But in the last year or so, as I've confronted and accepted the path my career has taken, as I've accepted my writing pace and struggled with this whole "self-publishing vs. legacy publishing" rap, it's something that I've pondered A LOT.
Because, well....WHY? Why continue doing something, even as more and more roadblocks seem to rear their heads and bar the way? As frustrations continue to mount, setbacks are endured, confidence flags and friends ...colleagues...drop away....
WHY CONTINUE WRITING? AND WHY CONTINUE AIMING AT A PROFESSIONAL WRITING CAREER?
And, even though I've thought about this and have mused and struggled and ranted and repeated myself and then contradicted myself here on this blog, I'm not sure I've ever articulated why it is I continue. Last night, I got the chance to. A former student - and future writer - asked for some help with a college assignment, and ironically enough, I think her asking me for help helped me, also.
She's been working on a final project on arts advocacy for her Arts Administration class. She asked if I'd be able to write a paragraph or two explaining what first made me want to be a professional writer and what keeps me "writing in spite of the challenges and frustrations that seem to be unique to the pursuit of an artistic career."
And this is what I came up with. I like it so much, I'll probably add it to my bio. But in any case, here's what I produced last night - my Writing Manifesto, if you will:
I wrote my first story in 8th grade. Can't remember about what exactly, except it was to appear in the first issue of our “8th Grade Newspaper”. Neither materialized – I mean, we were 8th graders, after all – but that's when I first realized writing fiction met an important need inside (though I could hardly have articulated it then).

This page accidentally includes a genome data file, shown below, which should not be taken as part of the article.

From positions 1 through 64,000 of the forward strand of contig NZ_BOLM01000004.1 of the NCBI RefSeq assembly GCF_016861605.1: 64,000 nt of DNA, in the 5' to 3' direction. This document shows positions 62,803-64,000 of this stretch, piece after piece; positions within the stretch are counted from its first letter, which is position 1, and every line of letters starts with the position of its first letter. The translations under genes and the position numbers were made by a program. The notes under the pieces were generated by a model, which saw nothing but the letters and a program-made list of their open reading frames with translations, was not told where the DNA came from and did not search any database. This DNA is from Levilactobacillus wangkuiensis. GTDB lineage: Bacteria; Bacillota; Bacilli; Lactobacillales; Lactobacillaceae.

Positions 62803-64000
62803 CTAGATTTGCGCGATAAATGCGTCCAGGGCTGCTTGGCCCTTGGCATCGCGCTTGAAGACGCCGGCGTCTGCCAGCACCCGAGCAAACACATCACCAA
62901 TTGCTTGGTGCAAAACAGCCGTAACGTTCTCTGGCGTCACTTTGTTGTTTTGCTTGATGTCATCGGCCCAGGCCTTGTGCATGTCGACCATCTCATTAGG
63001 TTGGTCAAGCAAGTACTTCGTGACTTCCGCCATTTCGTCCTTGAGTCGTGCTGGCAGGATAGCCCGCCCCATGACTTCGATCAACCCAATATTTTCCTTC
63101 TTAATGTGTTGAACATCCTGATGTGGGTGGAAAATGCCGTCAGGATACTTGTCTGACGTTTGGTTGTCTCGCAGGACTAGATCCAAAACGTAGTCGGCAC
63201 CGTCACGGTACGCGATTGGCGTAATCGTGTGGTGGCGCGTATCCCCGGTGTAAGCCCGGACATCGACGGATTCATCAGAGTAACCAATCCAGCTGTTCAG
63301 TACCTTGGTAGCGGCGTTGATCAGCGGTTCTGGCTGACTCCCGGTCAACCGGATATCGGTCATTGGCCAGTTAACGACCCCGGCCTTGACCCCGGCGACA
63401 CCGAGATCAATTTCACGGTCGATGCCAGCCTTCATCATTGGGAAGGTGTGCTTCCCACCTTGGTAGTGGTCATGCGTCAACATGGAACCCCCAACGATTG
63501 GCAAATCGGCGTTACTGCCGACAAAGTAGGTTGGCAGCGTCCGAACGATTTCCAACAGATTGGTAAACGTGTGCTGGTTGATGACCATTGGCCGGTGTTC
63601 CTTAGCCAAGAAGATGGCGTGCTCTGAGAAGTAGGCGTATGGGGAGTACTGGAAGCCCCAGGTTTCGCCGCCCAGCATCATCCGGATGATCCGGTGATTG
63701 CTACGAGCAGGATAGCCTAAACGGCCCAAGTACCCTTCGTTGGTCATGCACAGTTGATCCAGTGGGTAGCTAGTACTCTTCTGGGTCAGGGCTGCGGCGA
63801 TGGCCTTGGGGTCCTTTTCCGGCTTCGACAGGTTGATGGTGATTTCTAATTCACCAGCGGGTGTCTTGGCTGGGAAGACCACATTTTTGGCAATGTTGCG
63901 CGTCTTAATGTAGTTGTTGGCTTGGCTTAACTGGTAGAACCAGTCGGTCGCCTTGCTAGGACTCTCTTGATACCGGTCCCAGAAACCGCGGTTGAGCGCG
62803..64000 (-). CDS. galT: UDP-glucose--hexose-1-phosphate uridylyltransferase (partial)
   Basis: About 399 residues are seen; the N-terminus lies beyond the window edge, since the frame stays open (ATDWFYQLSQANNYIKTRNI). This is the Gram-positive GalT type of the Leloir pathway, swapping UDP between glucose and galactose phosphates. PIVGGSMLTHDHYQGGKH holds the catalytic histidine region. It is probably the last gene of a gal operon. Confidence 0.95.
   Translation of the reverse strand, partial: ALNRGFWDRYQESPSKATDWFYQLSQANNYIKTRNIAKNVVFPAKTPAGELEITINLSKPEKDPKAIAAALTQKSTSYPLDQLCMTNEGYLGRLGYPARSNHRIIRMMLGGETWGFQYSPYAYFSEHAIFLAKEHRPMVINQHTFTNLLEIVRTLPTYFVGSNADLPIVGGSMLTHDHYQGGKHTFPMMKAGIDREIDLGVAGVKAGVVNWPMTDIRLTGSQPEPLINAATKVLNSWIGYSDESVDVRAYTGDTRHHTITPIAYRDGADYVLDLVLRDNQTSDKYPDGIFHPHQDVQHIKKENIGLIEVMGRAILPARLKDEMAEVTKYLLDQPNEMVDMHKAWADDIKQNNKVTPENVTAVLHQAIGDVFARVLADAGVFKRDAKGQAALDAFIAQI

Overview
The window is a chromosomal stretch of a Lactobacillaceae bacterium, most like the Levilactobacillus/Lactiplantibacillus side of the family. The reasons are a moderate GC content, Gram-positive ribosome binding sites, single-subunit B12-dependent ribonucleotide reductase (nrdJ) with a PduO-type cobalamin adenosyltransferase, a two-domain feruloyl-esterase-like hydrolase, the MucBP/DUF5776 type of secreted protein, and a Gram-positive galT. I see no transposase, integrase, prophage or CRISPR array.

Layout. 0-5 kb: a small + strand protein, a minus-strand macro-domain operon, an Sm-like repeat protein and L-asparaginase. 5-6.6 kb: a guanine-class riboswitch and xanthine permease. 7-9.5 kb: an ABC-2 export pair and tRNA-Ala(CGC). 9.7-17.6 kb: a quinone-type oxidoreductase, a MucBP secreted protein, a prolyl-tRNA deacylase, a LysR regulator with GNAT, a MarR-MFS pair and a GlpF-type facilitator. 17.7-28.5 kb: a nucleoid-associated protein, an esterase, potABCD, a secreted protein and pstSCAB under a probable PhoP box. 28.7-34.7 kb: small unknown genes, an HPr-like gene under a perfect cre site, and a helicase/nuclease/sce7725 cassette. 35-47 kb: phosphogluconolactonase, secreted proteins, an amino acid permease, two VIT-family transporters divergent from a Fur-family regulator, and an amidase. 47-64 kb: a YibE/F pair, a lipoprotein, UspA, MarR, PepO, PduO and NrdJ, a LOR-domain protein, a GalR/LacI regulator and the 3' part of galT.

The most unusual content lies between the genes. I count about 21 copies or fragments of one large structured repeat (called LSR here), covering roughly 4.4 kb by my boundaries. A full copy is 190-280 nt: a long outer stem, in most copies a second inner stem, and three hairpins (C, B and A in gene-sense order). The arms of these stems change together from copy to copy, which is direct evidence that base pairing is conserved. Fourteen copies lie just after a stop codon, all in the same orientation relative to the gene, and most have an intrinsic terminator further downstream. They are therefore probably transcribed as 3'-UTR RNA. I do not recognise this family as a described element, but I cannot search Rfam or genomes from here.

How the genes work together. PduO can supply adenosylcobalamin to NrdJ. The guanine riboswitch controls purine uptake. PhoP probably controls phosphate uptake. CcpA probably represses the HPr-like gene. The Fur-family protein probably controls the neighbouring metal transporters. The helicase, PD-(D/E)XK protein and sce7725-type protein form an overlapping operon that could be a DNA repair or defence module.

I played around the next few years, crafting half-stories and descriptions, finally writing my first “novel” in a Mead spiral notebook my senior year. Something about a high school senior leading his basketball team to the state championships and winning back his ex-girlfriend, nothing of which had ANYTHING to do with my life at the time. At all.
There's lots I could say about why I aim to write professionally. Why I persist in the face of a public that reads less than ever, despite a turbulent publishing industry, despite the conflicts inherent in melding ART with BUSINESS. But the bottom line is: I discovered something inside when I wrote that first “novel” that could only be satisfied by telling a story. In writing. Several nights in a row, literally hiding under my covers writing by flashlight, drunk on the idea that I was making something that maybe people would read.
And that right there is it.
Yes, there's more. Like getting paid. Self-Publishing versus Legacy Publishing. Ebooks vs. Print. Writing for a living, or part time. But none of this would matter if I hadn't discovered that I needed to write, and I needed to be read. None of the frustrations would be worth it, if I hadn't ever discovered I needed to write stories, regardless of whether or not I'd ever make a living writing them; but rather, the flip-side – I could never imagine truly living not writing them.
And there, as they say, is it. My Writing Manifesto. Probably the best definition I've yet to come up with as to why it is I do what I do.
So - and you? When did the writing bug first bite you? Was it a specific instance, like mine? Do you have a clear memory? Or was it just something you found yourself gradually doing more and more of? Share....